With the building of 8,000-CEU car carrier out of Stockholm in June 2007 car carriers entered a new era of the large car and truck carrier (LCTC). Currently, the largest are 's "Mark V" ships, led by .
Despite these inherent risks, the very high raises the seaworthiness of these vessels. For example, the car carrier listed 80 degrees to its port side in 2006, but did not sink, since its high enclosed sides prevented water from entering.
The first cargo ships specially fitted for the transport of large quantities of cars came into service in the early sixties. These ships still had their own loading gear and so-called hanging decks inside. They were, for example, chartered by the German to transport vehicles in the U.S. and Canada. Since 1970, the market for exporting and importing cars has increased dramatically and the number and type of ROROs has increased also. In 1973, Japan’s built , the first pure car carrier (PCC), which carried 4,200 automobiles. Today’s pure car carriers and their close cousins, the pure car/truck carrier (PCTC), are distinctive ships with a box-like superstructure running the entire length and breadth of the hull, fully enclosing the cargo. They typically have a stern ramp and a side ramp for dual loading of thousands of vehicles (such as cars, trucks, heavy machineries, tracked units, , and loose statics), and extensive automatic fire control systems.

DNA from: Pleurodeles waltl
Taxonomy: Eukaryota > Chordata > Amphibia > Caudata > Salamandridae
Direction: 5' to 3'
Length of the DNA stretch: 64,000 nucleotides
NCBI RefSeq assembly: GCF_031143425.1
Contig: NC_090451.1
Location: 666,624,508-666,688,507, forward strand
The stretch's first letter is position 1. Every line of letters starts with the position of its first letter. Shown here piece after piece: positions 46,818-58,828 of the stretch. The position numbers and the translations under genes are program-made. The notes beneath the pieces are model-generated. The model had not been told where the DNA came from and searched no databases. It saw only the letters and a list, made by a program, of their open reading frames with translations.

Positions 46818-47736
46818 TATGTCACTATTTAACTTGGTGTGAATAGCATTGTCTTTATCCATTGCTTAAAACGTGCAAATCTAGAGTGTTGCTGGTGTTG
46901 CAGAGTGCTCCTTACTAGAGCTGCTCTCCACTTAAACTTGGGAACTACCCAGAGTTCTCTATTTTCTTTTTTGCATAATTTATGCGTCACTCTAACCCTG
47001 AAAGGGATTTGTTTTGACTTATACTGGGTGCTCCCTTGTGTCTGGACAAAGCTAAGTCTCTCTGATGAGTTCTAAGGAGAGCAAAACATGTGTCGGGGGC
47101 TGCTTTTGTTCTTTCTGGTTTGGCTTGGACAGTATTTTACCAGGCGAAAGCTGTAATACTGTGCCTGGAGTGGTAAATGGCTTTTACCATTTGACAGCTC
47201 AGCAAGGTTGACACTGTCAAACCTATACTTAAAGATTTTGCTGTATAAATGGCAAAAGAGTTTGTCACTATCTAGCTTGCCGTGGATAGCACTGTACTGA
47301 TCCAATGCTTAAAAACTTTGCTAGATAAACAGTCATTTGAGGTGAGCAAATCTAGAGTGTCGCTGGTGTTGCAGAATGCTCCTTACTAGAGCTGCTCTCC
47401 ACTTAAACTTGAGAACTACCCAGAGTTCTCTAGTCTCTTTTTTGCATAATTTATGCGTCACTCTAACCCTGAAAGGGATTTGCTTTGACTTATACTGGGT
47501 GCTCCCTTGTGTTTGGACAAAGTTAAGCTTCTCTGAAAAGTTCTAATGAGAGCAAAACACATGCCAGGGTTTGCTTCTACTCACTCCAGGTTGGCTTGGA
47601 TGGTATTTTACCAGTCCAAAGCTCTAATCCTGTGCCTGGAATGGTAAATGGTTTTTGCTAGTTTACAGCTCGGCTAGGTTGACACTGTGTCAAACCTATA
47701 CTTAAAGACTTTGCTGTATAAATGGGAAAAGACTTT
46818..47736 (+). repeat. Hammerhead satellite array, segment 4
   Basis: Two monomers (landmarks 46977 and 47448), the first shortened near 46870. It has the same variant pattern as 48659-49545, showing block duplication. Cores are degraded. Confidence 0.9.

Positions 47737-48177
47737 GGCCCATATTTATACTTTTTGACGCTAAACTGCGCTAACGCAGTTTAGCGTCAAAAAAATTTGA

Types of RORO vessels include , , , , and RoRo service for air deliveries. New automobiles that are transported by ship are often moved on a large type of RORO called a pure car carrier (PCC) or pure car/truck carrier (PCTC).